How does one approach the task of writing about a continent as diverse as Africa, filled with extremes of poverty and beauty, suffering and hope? In The Shadow of the Sun, Polish journalist Ryszard Kapuscinski draws from 40 years of reporting to piece together a beautiful yet stark picture of life in Africa.
Kapuscinski's vivid descriptions-of his life-or-death battle with an Egyptian cobra, of his encounter with a desperate mass of beggars trapped in the courtyard of an ancient church, of a terrifying video recording the torture and death of Liberia's president, Samuel Doe-make the book difficult to put down, but occasionally his flair for the dramatic leads the author into generalizations that make him sound more like a pedantic tourist than a veteran foreign correspondent. And though Shadow is filled with diverse characters-sadistic dictators, tragic child warriors, carnal ex-colonial administrators, dare-devilish truck drivers-women are consistently marginalized, reflecting the lack of access Kapuscinski, as a man, had to their experience.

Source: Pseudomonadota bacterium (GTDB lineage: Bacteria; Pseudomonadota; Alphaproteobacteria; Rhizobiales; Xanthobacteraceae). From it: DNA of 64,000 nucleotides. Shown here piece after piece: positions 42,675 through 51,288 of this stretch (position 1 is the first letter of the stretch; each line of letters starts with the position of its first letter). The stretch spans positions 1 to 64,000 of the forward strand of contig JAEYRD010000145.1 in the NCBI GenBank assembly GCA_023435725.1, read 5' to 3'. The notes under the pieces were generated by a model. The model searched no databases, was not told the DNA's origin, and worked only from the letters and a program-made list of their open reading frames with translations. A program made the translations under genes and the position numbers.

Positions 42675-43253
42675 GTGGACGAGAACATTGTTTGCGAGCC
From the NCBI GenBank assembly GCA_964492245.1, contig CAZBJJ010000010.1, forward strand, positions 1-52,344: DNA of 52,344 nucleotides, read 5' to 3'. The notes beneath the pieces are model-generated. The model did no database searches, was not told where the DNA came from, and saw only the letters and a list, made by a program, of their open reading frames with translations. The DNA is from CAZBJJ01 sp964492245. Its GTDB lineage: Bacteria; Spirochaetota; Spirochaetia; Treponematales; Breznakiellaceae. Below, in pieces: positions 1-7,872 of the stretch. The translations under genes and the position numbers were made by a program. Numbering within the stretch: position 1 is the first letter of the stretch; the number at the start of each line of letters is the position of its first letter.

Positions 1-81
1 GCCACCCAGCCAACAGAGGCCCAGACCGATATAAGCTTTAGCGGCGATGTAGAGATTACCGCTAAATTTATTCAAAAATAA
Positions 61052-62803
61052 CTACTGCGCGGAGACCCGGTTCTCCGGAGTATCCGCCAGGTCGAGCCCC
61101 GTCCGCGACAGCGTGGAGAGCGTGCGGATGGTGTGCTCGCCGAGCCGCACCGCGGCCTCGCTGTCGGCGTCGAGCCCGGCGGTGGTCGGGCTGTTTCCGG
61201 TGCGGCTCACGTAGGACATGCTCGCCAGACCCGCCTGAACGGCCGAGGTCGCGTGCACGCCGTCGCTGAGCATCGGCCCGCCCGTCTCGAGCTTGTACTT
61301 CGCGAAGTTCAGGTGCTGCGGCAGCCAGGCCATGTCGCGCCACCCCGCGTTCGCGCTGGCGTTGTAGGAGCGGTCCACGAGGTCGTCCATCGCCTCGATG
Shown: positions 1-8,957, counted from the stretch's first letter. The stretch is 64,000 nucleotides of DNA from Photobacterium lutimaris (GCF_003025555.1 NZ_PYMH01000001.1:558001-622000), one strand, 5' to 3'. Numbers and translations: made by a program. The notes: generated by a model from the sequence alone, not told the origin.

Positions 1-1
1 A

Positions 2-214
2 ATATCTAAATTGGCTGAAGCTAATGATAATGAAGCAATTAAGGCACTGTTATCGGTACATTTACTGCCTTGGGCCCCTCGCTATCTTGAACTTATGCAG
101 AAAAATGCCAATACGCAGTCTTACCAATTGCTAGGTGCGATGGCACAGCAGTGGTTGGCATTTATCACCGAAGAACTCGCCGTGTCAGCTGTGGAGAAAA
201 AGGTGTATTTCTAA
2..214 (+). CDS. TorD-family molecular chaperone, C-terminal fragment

Despite these shortcomings, Kapuscinski's lone-wolf style of journalism, risking great hardship and even death, gives him a perspective that few other journalists are able to offer. His reporting about the poor, he said in a recent interview, gives him more in common with missionaries than with journalists who cover Africa from the most expensive hotels in the land.
The first third of the book covers the 1960s, when many African countries achieved independence. The continent was filled with hope, optimism, and expectation. But before one is halfway through the book, Africa has entered a time of famine and the horror of Idi Amin, followed by the plague of warlords and the war in Sudan.